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Synthroid and moodiness

Hold
Posts: 1
Joined: Mar 2006

I had my thyroid removed 2 months ago and have been on Synthroid (.175mg) for 5 weeks. While I do not feel hypothyroid any longer I am feeling bouts of moodiness and irritablity (a little brain fog too). My doc said to take one day a week OFF the synthroid which in-effect will reduce the dosage by 17%. On the day that I don't take it I feel MUCH better. Has anyone else experienced this and can you share your thoughts on why this happens?

alliesnene's picture
alliesnene
Posts: 23
Joined: May 2005

Hi,
I've been on synthroid since '94, after complete thyroidectomy. And every time I have gone hypo for testing, well that's the time I experience moodiness and brainfog. Usually I think I'm moody due to insomnia which being hypo usually brings on for me. I do know, that after surgury, for most of us, it takes at the minimum 1 yr. for the endo to get you on the appropriate amount of synthroid.
Good Luck,
Jen

cravtap
Posts: 11
Joined: Mar 2006

yes i have the same problem. I take 275 a day and feel horrible every day of my life. I spoke with my Doc about it and he says it has to be that way to keep the cancer from returning.
cravtap

am_martin
Posts: 6
Joined: Jun 2006

I'm on .175 mg or 175 mcg but a lot of the symtoms are alike for hypo and hyperthyroid and here's some stuff i found out to tell which you are because i've been hyper and moody and my hands have been dry and my hands have never been dry before in my life I had a tyroidectomy, parathyroidectomy, and 9 lymph nodes removed but here's what i've found out about hyper and hypo and if your hyper watchout about the thyroid storm I'm going to put what can cause that too on here
hypothyroid

Fatigue, exhaustion, depression, moodiness, sadness, difficulty concentrating, difficulty remembering, sensitivity to cold, cold hands and feet, inappropriate weight gain, or difficulty losing weight, dry, tangled or coarse hair, and hair loss, especially from the outer part of the eyebrow, brittle fingernails, muscle and joint pains and aches, tendinitis of arms and legs, carpal tunnel syndrome, plantars fascitis - sole of the foot pain, swelling or puffiness of eyes, face, arms or legs, heart palpitations, low sex drive, infertility, recurrent miscarriages, heavy, longer, more frequent or more painful menstrual periods, high cholesterol levels, especially when it’s unresponsive to diet and medication, worsening allergies, itching, prickly hot skin, rashes, hives (urticaria), chronic infections, including yeast infections, oral fungus, thrush, and sinus infections, shortness of breath, difficulty drawing a full breath, constipation, neck feels full or sensitive, raspy, hoarse voice
low basal body temperature below 97.8 to 98.2 degrees in the morning

hyperthyroidism

nervousness, irritability, nervousness, or panic attacks, difficulty concentrating, short attention span, palpitations, irregular heartbeat, high pulse and heartbeat, atrial fibrillation, feeling hot, sweating more than usual, hand tremors, diarrhea, fatigue, dry skin, even thickened patches on shins and legs, fine, brittle hair, infertility, periods are lighter, less frequent, or stop altogether, muscle weakness, especially in the upper arms and thighs, eye problems, including double vision, scratchy eyes, bulging, sensitivity to light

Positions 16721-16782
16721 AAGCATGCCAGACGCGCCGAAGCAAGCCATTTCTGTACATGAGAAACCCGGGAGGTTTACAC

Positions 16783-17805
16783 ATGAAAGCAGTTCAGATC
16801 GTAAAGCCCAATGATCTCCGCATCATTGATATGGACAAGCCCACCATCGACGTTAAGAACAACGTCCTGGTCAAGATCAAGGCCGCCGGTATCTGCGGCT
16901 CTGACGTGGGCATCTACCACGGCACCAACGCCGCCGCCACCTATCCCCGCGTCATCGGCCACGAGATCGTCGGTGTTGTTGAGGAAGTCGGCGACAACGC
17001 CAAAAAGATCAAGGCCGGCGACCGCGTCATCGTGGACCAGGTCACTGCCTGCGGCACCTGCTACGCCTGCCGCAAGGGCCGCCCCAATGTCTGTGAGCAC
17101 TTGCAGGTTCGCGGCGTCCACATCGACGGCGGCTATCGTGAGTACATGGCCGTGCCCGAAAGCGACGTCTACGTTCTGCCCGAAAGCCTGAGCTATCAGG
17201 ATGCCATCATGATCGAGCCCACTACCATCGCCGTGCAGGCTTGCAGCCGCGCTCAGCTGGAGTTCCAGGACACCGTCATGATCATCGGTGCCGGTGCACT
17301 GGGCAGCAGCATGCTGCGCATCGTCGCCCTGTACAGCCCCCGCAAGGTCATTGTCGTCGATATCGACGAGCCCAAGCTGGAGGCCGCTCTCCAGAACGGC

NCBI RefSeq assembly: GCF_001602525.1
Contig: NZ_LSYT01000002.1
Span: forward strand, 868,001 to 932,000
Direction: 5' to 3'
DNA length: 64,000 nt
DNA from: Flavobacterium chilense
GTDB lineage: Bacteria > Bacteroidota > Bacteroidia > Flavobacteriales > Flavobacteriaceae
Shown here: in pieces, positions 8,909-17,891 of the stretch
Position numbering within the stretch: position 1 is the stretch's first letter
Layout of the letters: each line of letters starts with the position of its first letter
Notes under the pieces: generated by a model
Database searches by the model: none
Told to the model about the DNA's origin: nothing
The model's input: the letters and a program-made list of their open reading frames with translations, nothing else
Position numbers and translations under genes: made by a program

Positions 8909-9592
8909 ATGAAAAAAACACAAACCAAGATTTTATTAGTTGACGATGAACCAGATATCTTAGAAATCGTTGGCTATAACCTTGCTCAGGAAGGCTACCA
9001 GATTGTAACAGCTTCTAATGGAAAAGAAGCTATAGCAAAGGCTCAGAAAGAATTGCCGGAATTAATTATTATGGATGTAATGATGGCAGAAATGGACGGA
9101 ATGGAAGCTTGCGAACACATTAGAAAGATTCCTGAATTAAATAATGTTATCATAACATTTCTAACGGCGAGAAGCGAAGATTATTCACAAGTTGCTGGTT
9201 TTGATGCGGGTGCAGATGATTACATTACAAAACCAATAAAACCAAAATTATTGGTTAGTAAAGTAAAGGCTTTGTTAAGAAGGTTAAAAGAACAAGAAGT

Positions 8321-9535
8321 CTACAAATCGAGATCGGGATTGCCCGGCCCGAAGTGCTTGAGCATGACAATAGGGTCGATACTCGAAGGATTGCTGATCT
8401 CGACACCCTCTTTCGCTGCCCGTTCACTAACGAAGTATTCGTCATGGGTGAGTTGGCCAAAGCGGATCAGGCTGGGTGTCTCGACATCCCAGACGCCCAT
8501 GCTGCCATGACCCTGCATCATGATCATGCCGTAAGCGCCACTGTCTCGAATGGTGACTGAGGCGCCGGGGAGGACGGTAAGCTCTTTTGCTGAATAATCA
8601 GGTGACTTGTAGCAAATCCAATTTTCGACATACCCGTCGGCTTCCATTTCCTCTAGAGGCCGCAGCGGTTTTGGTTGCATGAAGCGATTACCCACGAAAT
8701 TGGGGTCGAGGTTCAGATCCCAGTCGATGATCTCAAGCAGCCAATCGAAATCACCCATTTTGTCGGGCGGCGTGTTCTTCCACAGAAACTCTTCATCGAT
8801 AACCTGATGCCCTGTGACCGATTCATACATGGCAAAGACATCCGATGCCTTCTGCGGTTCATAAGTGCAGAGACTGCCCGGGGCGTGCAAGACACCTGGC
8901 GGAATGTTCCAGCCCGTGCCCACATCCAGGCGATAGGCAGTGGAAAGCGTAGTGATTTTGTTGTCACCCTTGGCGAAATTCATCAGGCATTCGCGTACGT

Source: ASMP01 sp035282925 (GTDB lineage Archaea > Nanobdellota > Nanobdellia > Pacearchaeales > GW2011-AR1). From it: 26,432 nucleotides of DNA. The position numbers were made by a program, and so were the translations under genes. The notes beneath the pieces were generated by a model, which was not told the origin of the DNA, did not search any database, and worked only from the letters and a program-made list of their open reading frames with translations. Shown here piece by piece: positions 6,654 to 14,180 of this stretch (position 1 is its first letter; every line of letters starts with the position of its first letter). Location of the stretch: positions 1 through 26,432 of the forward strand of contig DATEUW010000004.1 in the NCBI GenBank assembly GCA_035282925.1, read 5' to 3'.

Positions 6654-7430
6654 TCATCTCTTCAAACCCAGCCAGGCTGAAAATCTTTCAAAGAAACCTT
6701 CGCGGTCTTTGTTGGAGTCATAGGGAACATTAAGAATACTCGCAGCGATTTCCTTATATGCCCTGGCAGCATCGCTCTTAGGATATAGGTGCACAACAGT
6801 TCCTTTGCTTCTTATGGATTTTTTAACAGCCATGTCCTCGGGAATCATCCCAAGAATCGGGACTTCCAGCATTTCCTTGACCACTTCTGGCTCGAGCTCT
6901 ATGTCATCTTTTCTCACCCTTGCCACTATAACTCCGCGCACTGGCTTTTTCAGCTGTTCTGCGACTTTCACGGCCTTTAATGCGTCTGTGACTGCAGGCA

Thyroid Storm

Some people with Graves' disease or hyperthyroidism -- an overactive thyroid that is producing too much thyroid hormone -- develop a condition known as thyroid storm. It's not common however; only 1-2% of patients with hyperthyroidism develop thyroid storm. During thyroid storm, the heart rate, blood pressure and body temperature can become uncontrollable high. Whenever thyroid storm is suspected, the patient must go immediately on an emergency basis to the hospital, as this is a life-threatening condition that can develop and worsen quickly, and requires treatment within hours to avoid fatal complications such as stroke or heart attack.
Risks for Thyroid Storm
Untreated Graves' disease and/or hyperthyroidism is a particular risk factor, as is being female.
Even when the Graves' disease is identified and being treated, however, certain other factors raise the risk of thyroid storm:
Infection: lung infection, throat infection or pneumonia
Blood sugar changes: Diabetic ketoacidosis, insulin-induced hypoglycemia
Recent surgery to the thyroid
Abrupt withdrawal of antithyroid medications
Radioactive iodine (RAI) treatment of the thyroid
Excessive palpation (handling/manipulation) of the thyroid
Severe emotional stress
An overdose of thyroid hormone
Toxemia of pregnancy and labor
Symptoms
What are the symptoms of thyroid storm?
High fever of 100 to as high as 106
A high heart rate that can be as high as 200 beats per minute
Palpitations, chest pain, shortness of breath
High blood pressure
Confusion, delirium and even psychosis
Extreme weakness and fatigue
Extreme restlessness, nervousness, mood swings
Exaggerated reflexes
Difficulty breathing
Nausea, vomiting, diarrhea
Recent dramatic weight loss may have taken place recently
Profuse sweating, dehydration
Stupor or coma
Thyroid storm is treated with a combination of antithyroid drugs, blockade iodine drug, beta-blockers, and treatment for any underlying non-thyroidal illness or infection that may becontributing to the thyroid storm.
NOTE: If thyroid storm is suspected, go to an emergency room immediately!

This is the stuff I have come up with so far but with thyroid problems life can be miserable but what we can do is try to advocate for it and try to do something about it so maybe they can come up with things to make our lives better and less worrysome.

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